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Average prices in prime central London fell 1.1 per cent in the year to March, according to Knight Frank.
It was the fourth consecutive marginal annual adjustment and means prices are eight per cent below their previous peak in August 2015.
As pricing in prime central London has stabilised, so have trading volumes. There was a two per cent increase in sales volumes in the year to February 2018 compared to the previous 12-month period, LonRes data shows.
While the market remains sensitive to political events there currently appears to be a sense of (relative) stability being restored The impact of stamp duty has been substantially absorbed and is now an accepted cost of transacting.
Indeed, an analysis of asking price reductions over the last year shows pricing has more than adjusted to take higher transaction costs into
account. This over-compensation suggests the market has also undergone a process of self-correction following the bull market run between 2009 and 2014.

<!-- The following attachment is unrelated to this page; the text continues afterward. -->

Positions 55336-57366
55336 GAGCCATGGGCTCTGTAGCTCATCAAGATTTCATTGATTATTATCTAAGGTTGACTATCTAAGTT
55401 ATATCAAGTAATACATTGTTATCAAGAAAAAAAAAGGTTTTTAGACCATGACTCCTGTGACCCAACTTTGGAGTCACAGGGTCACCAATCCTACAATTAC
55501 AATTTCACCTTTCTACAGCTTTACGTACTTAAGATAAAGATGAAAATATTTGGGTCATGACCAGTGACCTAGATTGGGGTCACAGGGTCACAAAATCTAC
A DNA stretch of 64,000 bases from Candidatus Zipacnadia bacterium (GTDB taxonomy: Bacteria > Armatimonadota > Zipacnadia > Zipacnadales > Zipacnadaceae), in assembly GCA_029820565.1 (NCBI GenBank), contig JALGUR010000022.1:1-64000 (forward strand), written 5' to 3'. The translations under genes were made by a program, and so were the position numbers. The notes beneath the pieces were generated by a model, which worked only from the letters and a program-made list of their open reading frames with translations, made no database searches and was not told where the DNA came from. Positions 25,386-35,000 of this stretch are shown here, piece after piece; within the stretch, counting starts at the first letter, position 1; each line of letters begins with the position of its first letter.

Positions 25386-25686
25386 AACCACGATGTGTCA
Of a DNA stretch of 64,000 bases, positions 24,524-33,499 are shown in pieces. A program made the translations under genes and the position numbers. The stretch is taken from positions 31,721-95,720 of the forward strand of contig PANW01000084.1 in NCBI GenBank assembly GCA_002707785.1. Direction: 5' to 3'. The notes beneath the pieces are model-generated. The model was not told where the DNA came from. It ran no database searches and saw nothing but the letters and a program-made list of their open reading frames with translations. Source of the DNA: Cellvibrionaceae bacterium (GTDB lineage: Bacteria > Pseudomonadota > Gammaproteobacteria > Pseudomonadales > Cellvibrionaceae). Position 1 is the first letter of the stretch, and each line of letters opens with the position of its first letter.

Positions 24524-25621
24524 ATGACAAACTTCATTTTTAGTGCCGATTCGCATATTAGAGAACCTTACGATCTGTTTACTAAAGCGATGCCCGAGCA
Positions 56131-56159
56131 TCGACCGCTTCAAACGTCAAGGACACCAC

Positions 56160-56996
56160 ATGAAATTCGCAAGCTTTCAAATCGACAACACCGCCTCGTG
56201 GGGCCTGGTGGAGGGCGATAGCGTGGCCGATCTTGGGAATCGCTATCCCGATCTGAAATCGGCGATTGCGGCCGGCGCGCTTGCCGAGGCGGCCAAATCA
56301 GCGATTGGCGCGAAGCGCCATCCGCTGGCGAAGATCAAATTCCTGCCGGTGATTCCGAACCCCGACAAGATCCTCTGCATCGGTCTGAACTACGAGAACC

The average asking price adjustment for sales between £1m and £5m was -9.9 per cent in the year to February 2018, LonRes data shows. To put this in context, the difference between the new and old rates of stamp duty as a percentage of a £5m sale is 3.3 per cent. For a £2m sale, the equivalent figure is 2.7 per cent.
There is evidence that property owners are responding to the fact pricing and sales volumes are bottoming out.
The number of properties listed for sale in prime central London was 5.4 per cent higher in February 2018 than the same month last year, Rightmove data shows.
Meanwhile, the equivalent difference in the lettings market was -21.2 per cent, which will also reflect the recent additional tax burdens for landlords.
However, we do not believe the sales market is poised to enter a strong upswing in terms of pricing or trading volumes.